On August 12 2005, the crew of the Bradstone Challenger crossed the finish line at the Royal Yacht Squadron in Cowes, smashing the world record for circumnavigating the British Isles, with at time of just 27 hours and 10 minutes. Their powerboat, a 51 footer, had averaged 63 mph through the rough water surrounding the isles, reportedly making max speeds of around 83mph. The Bradstone Challenger broke the old record by more than three hours and 40 minutes, and that record still stands today.
Seven years later, after a series of secret sales, the Bradstone Challenger is now docked Bandar Abbas, on the southern coast of Iran. Western Naval forces fear the boat itself has been fitted with an array of fast attack weapon systems, and furthermore has become the basis of Iran's new fleet of fast attack vessels. Iran's Navy doesn't stand a chance face to face in any confrontation with western fleets, so they've decided to base new tactics around small, fast boats.
American military planners understand the serious threat of these powerboats following a 2002 war game exercise in which Iranian speedboats destroyed 16 U.S. warships. Replicas of the of the Bradstone Challenger would be a particularly deadly version of that threat. The Bradstone Challenger's designer Lorne Campbell says that precise identification is difficult in the long-range photograph (shown below). But he speculated that the boats at the new Iranian base may be more closely related to an Italian-designed speedboat.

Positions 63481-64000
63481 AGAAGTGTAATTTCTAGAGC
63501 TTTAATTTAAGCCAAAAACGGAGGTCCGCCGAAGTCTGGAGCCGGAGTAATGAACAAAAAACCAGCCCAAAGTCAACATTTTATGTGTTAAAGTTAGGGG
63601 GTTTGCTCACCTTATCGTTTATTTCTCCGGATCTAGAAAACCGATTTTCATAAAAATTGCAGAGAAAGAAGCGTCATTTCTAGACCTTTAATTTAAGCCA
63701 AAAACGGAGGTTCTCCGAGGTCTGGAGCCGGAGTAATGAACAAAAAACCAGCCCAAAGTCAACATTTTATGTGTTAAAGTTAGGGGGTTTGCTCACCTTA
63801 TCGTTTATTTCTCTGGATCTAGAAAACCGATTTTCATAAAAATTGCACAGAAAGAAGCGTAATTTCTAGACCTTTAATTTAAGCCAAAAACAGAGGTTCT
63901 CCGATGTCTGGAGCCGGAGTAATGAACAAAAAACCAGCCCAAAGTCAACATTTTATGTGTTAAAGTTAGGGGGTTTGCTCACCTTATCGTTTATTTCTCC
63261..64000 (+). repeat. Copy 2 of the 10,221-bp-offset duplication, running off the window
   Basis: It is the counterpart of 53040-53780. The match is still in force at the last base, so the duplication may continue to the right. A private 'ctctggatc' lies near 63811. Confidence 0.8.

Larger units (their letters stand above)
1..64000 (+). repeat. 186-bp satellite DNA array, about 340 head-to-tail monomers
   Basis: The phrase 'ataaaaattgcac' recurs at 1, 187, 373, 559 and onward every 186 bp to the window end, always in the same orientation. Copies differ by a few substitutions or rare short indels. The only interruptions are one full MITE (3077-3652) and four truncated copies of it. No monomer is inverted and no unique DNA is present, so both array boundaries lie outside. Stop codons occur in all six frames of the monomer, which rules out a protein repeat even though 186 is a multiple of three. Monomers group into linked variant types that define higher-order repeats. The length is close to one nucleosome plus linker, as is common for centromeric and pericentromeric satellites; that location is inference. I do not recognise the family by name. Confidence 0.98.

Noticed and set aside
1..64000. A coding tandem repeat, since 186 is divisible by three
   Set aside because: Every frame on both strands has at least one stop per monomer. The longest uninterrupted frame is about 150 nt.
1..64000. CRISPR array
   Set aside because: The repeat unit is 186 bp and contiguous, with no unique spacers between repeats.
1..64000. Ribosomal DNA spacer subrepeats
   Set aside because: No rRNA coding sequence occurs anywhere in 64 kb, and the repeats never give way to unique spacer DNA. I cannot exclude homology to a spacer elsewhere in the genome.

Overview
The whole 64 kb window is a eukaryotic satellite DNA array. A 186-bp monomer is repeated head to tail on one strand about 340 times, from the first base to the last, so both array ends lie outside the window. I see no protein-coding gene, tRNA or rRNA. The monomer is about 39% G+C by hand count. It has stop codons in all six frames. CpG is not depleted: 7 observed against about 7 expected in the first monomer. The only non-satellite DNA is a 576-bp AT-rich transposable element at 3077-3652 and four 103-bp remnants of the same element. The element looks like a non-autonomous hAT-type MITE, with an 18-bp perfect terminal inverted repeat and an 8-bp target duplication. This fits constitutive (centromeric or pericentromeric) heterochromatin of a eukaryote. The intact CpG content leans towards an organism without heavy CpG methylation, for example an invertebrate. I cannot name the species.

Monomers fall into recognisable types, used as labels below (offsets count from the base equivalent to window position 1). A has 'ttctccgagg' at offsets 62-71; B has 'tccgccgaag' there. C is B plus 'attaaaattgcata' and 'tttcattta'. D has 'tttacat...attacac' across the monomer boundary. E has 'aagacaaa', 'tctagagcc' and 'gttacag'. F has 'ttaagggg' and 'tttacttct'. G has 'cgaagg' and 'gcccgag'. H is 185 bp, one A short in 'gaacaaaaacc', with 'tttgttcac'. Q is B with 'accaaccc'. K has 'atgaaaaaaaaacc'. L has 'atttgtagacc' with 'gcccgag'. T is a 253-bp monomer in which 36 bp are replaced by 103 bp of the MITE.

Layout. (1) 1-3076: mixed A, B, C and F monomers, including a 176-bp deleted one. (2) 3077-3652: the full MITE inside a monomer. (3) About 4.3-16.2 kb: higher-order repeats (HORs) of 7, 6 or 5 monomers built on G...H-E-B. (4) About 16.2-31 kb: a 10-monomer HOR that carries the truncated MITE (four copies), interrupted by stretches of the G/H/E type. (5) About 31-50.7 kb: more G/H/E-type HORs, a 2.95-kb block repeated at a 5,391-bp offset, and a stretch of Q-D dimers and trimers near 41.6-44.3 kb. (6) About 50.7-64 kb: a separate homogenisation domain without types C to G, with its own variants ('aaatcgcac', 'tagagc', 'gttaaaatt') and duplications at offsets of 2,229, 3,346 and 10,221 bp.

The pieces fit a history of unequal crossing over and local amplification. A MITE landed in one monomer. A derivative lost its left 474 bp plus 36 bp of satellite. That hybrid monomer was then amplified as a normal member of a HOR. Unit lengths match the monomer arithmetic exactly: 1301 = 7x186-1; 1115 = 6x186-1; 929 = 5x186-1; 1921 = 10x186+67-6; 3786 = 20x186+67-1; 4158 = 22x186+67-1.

Iran has tested these new tactics as well: In 2008, a small swarm of speedboats buzzed the USS Hopper in what then President Bush called a “provocative act”. If it were a real attack, there is no doubt most of the small boats would be destroyed, but it only takes one to break through and cause serious damage. From personal experience, there was a time I was leading a Poker Run Pack to the Bahamas and crossed the path of a US Nuclear Submarine on the surface. I would love to have known what was going through the Commanders Mind with 20 plus small boats coming at him at about 70 kts. I steered the boat I was running well aft of the sub to make sure there was no confusion with what our intentions were.
The US isn't sitting idly by however, many new systems are coming online in US fleets to monitor and track these small fast powerboats. Despite their size, hundreds of powerboats don't just appear out of thin air, and US Naval Ships will make sure they are not surprised.
Photo: Majid Jamshidi/AP